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5 Halloween Email Design Tricks for the Most Spooktacular Campaign

5 Halloween Email Design Tricks for the Most Spooktacular Campaign

Calling all email geeks, goblins and ghouls: Are you ready for Halloween? The spooky holiday is almost here, and our inbox is full of frighteningly fantastic examples of Halloween email design. There’s still plenty of time to assemble a spooktacular Halloween email campaign, so let’s take a look and get inspired!

#1. Try a call-to-BOO! button.

This is a simple design move anyone can do—and should do! And that’s to customize your call-to-action buttons to align with the holiday. Have fun with it! CTA buttons should be direct and clear, so that readers know exactly why they’re clicking. However, that doesn’t mean there isn’t room to get creative and show your festive spirit.

Look how the Noun Project sets up its first module with stunning design simplicity, plus a bit of playfulness via its button:Halloween email design

We love how each module includes a big, clear header followed by only a line of supportive text and then a CTA button that pops. No fuss or frills here—just great design. And a bulletproof CTA button that says “BOO!” is an easy way to include a little bit of mobile-friendly flair.

This Halloween email from Bark Box has a totally different vibe—it’s all image-based—but like Noun Project, the dog-friendly brand has a bit of fun by customized its buttons.

Halloween email design

“Get it before it disappears” is a little more explanatory than just “Boo,” but it’s still festive and playful. Pick a short message that makes sense for your audience and email and have fun getting spooky with your CTA!

#2. Select spooky stock images.

Need to assemble a Halloween email in a hot second? Here’s another tip that takes little to no time. Get your content and call to action ready, and then search for a witchy stock image that fits. Then you’re ready to roll!

Here’s a simple example from Peet’s Coffee:Halloween email designNot only does Peet’s snag an appropriately creepy stock photo for its Halloween email, but the brand found a way to serve up coffee-relevant content about dark roasts to fit the holiday. It’s clever and interesting—and a nice departure from the common approach of simply offering a discount and asking readers to shop.

Need a source for free stock images? Remember that the BEE editor has a built-in search tool for finding free photos at your fingertips from Unsplash, Pexels, and Pixaboy. You can even customize them as needed, including layering live text on top! If you haven’t checked out this feature yet, now’s the time.

#3. Don’t be afraid to commit to color.

You might be afraid of ghosts (no judgment), but don’t be afraid of color! We spotted a few Halloween emails with gorgeous edge-to-edge color.

Check out this one from Postable:Halloween email design

And another from Tattly:

Halloween email design

Want to know how to douse your email in beautiful, vibrant HTML color? It’s easy:

  1. Choose the same content background color and row background color, giving your email a “full-bleed” look 
  2. If you want to match the background color of your email to the background color of an image, choose the same HTML code color for a seamless transition (see our tips for how to use HTML background colors alongside images)

That’s pretty much it! It’s simple, and the effect is a big splash of color in your readers’ inboxes. It’s a nice trick to try for a special occasion like a holiday, especially if you typically stick to white backgrounds.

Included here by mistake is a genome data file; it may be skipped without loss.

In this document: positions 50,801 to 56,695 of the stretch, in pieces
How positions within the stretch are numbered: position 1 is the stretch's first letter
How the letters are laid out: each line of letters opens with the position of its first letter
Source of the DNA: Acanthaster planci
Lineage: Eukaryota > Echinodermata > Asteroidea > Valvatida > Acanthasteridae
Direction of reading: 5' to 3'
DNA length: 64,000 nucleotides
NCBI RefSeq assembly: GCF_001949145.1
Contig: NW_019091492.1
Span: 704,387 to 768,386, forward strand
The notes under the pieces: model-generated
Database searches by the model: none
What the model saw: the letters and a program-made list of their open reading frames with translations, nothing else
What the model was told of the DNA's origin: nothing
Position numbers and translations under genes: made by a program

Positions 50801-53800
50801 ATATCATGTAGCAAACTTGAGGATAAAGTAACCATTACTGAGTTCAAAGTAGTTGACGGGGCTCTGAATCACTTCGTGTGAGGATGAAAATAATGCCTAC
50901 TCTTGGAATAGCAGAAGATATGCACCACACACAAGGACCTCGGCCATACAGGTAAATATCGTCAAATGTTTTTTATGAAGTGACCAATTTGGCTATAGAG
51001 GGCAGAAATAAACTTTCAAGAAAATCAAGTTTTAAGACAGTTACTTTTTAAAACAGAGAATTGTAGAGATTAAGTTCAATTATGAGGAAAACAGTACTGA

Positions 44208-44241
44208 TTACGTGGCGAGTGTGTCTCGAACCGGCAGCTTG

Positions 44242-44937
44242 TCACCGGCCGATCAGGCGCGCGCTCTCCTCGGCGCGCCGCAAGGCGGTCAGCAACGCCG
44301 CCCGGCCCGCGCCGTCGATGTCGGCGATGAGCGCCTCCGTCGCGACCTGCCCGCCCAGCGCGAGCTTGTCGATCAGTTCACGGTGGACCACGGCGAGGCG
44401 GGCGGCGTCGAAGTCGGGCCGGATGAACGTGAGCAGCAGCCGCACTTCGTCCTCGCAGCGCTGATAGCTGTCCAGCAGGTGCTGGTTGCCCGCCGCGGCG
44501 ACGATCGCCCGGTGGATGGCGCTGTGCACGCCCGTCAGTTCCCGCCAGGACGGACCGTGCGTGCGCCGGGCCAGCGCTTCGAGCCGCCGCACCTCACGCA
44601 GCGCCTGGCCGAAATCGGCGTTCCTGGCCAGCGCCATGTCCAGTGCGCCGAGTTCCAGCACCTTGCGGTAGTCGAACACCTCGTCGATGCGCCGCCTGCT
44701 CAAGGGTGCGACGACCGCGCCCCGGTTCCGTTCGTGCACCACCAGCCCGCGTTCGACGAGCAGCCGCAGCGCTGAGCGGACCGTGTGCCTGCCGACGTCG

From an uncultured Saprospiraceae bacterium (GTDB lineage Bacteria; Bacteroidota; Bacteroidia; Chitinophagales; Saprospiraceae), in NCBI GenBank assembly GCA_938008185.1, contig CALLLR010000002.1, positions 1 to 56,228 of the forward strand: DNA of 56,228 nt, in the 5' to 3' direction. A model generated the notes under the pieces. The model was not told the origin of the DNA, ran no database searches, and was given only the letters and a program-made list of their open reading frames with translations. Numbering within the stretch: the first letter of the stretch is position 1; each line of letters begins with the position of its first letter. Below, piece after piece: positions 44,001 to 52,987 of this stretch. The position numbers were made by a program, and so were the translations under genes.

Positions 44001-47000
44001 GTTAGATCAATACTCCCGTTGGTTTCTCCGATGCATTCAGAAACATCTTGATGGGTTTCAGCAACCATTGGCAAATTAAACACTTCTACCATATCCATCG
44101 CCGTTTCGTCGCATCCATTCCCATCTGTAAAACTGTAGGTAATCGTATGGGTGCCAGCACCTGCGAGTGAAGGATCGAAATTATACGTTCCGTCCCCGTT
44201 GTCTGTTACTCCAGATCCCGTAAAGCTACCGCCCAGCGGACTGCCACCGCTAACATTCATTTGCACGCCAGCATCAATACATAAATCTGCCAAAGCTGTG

PS: Check out the GIF from Tattly’s email:
Halloween email design

#4. It’s alive… text.

By now we email geeks all know the magic and importance of live text. Still, all-image emails do abound in our inboxes, even though we know live text helps emails render smoothly across devices and stay out of spam folders. But there are easy solutions that involve no complications or coding.

Instead of building your content/text into your image, you can either (1) simply position well-styled plain text above and/or below your image (like a traditional inverse pyramid layout: image, text, button) or (2) position your well-styled plain text ON TOP of your image. Yes, that can be done! Here are the easy steps.

If you go the plain text-atop-background-image approach, your emails can be optimized across devices and email providers and look lovely, like this one from King Arthur Flour:

Halloween email design

And you can even put an animated GIF behind your live text, achieving a look like this Paperless Post email:

Halloween email design

#5. Bewitch readers with GIFs.

Call us easy to please, but we’re always delighted by a little inbox animation. Building an animated GIF for your email takes a little more time than these other Halloween email design tricks, but – if you have the resources – we always recommend it! Once your GIF is ready, including it in email couldn’t be easier: it’s the same as plugging in a still image.

Here are some bewitching in-email animations that caught our eye recently:


Halloween email design

Urban Outfitters:

Halloween email design

And one more from Tattly:

Halloween email design

Have you spotted spooktacular Halloween email designs in your inbox? Let us know what’s inspiring you! And if you’re still in the process of putting together your own Halloween campaign, implement these 5 tricks with a free trial of BEE Pro. The drag and drop tool is easy to use and all emails are mobile responsive – no coding needed. So get in the spooky spirit and start designing!

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BEE Team